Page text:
India’s Jet Airways suspends all operations

Jet Airways aircraft parked on the tarmac at Chattrapati Shivaji International Airport in Mumbai. The Indian airline has grounded all of its operations after failing to secure emergency funding. (AFP)
Updated 17 April 2019
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India’s Jet Airways suspends all operations

  • Jet had asked a consortium of lenders led by the State Bank of India to urgently provide four billion rupees ($57.5 million) but said that this had not been forthcoming
  • The airline was once India’s second-biggest by market share but is on the brink of collapse with debts of more than $1 billion

MUMBAI: India’s debt-stricken Jet Airways grounded all of its operations Wednesday after failing to secure emergency funding from lenders, the carrier said in a statement.
“Jet Airways is compelled to cancel all its international and domestic flights. The last flight will operate today,” it said, adding that the decision would take “immediate effect.”
Jet had asked a consortium of lenders led by the State Bank of India to urgently provide four billion rupees ($57.5 million) but said that this had not been forthcoming.
“This has been a very difficult decision but without interim funding, the airline is simply unable to conduct flight operations in a manner that delivers to the very reasonable expectations of its guests, employees, partners and service providers,” it added.
The airline was once India’s second-biggest by market share but is on the brink of collapse with debts of more than $1 billion.
Jet was operating just five planes on Wednesday because it could not pay its bills, down from a fleet of more than 120 at its peak.
The carrier has canceled hundreds of flights in recent weeks, stranding thousands of passengers.
It has repeatedly defaulted on loans and failed to pay staff in recent months.
The consortium took control of Jet in March, pledging to give $218 million in “immediate funding support” as part of a debt resolution plan.
But they have failed to release most of the money and the banks also failed to agree after a meeting of several hours on Monday on how to proceed.
The SBI-led consortium is looking for a buyer for Jet and a deadline passed on Friday for prospective bidders to express an interest in acquiring a 75 percent stake in the carrier.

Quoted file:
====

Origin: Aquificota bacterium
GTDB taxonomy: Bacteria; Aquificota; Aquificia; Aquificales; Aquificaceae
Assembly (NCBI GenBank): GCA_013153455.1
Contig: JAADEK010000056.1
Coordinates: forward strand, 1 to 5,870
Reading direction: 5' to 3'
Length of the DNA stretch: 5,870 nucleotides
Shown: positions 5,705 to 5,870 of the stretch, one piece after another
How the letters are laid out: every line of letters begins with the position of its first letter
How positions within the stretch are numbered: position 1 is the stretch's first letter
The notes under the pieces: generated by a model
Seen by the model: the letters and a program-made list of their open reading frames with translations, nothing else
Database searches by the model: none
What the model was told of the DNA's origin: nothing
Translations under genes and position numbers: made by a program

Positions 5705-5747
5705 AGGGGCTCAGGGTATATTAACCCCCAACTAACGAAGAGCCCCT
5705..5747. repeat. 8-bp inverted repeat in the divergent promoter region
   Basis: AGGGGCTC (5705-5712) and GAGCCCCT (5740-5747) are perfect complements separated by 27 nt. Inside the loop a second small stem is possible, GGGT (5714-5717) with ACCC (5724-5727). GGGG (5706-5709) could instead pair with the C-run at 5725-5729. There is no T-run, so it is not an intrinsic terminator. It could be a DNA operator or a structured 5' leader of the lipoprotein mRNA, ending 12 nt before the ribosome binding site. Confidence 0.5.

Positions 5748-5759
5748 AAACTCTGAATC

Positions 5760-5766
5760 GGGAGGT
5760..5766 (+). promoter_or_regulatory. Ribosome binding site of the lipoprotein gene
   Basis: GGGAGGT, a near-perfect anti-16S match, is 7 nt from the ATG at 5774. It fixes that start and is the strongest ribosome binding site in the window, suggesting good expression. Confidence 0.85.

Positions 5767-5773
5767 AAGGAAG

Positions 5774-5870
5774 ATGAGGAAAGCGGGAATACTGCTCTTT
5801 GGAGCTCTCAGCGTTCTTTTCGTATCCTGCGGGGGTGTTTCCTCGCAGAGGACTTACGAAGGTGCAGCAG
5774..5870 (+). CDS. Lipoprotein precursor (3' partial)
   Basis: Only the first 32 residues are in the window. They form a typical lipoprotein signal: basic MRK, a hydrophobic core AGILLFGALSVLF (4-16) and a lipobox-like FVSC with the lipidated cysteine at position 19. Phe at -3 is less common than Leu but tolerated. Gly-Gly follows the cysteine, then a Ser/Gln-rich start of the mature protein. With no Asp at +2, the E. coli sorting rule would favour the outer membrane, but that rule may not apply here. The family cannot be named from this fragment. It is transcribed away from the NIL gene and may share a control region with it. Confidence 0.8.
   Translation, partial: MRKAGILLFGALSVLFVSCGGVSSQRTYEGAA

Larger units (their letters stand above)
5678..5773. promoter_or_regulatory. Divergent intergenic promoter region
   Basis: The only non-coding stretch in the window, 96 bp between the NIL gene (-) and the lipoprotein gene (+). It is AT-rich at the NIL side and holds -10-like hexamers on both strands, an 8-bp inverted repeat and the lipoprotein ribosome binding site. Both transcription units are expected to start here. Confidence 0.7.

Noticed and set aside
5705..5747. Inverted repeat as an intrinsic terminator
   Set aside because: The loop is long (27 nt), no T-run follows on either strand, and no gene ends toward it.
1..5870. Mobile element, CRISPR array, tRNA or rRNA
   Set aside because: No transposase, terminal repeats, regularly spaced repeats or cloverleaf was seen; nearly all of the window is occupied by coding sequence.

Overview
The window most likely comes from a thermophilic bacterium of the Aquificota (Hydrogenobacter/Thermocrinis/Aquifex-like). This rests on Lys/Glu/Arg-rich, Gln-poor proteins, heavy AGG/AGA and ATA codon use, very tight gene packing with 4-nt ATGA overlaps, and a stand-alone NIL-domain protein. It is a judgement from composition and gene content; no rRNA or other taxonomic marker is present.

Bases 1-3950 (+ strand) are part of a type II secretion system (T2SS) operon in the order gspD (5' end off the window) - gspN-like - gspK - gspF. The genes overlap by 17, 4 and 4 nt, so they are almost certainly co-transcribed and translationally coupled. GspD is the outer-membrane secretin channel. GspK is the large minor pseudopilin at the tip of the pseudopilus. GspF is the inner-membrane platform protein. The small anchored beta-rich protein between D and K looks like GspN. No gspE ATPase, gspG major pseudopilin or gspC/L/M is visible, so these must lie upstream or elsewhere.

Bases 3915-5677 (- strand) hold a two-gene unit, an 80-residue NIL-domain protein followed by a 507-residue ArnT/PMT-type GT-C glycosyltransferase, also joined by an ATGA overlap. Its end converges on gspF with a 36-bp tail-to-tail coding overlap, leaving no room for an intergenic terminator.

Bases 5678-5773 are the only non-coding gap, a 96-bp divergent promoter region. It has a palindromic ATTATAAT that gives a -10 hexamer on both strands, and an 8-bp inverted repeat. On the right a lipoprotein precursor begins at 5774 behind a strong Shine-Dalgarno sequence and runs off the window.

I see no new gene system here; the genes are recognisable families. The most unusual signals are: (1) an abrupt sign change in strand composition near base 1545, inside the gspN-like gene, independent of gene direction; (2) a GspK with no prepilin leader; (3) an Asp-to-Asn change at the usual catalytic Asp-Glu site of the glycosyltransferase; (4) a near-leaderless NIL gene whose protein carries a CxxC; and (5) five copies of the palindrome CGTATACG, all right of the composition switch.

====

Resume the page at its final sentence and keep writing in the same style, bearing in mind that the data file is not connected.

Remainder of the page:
The SBI is yet to announce a shortlist of prospective bidders but Indian media said four were in the running including Etihad Airways, which already owns a 24 percent stake.
“Jet Airways will now await the bid finalization process by SBI and the consortium of Indian Lenders,” the airline said, adding that it hoped to resume services “as soon as possible.”
Bad investments, competition from several low-cost carriers, high oil prices and a weak rupee have led to Jet’s current financial predicament, analysts say.
A collapse of Jet, and the loss of more than 20,000 jobs, would deal a blow to Prime Minister Narendra Modi’s pro-business reputation as he seeks a second term in ongoing national elections.


Oil rises after US Navy destroys Iranian drone

Updated 19 July 2019
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Oil rises after US Navy destroys Iranian drone

  • The International Energy Agency is revising its 2019 global oil demand growth forecast to 1.1 million barrels per day
  • Speculators have exited options positions that could have provided exposure to higher prices in the next several years

TOKYO: Oil prices rose more than 1 percent on Friday after the US Navy destroyed an Iranian drone in the Strait of Hormuz, a major chokepoint for global crude flows, again raising tensions in the Middle East.
Brent crude futures were up 82 cents, or 1.3 percent, at $62.75 by 0100 GMT. They closed down 2.7 percent on Thursday, falling for a fourth day.
West Texas Intermediate crude futures firmed 61 cents, or 1.1 percent, at 55.91. They fell 2.6 percent in the previous session.
The United States said on Thursday that a US Navy ship had “destroyed” an Iranian drone in the Strait of Hormuz after the aircraft threatened the vessel, but Iran said it had no information about losing a drone.
The move comes after Britain pledged to defend its shipping interests in the region, while US Central Command chief General Kenneth McKenzie said the United States would work “aggressively” to enable free passage after recent attacks on oil tankers in the Gulf.
Still, the longer-term outlook for oil has grown increasingly bearish.
The International Energy Agency (IEA) is reducing its 2019 oil demand forecast due to a slowing global economy amid a US-China trade spat, its executive director said on Thursday.
The IEA is revising its 2019 global oil demand growth forecast to 1.1 million barrels per day (bpd) and may cut it again if the global economy and especially China shows further weakness, Fatih Birol said.
“China is experiencing its slowest economic growth in the last three decades, so are some of the advanced economies ... if the global economy performs even poorer than we assume, then we may even look at our numbers once again in the next months to come,” Birol told Reuters in an interview.
Last year, the IEA predicted that 2019 oil demand would grow by 1.5 million bpd but had already cut the growth forecast to 1.2 million bpd in June this year.
Speculators have exited options positions that could have provided exposure to higher prices in the next several years, market participants said on Thursday.
US offshore oil and gas production has continued to return to service since Hurricane Barry passed through the Gulf of Mexico last week, triggering platform evacuations and output cuts.
Royal Dutch Shell, a top Gulf producer, said Wednesday it had resumed about 80 percent of its average daily production in the region.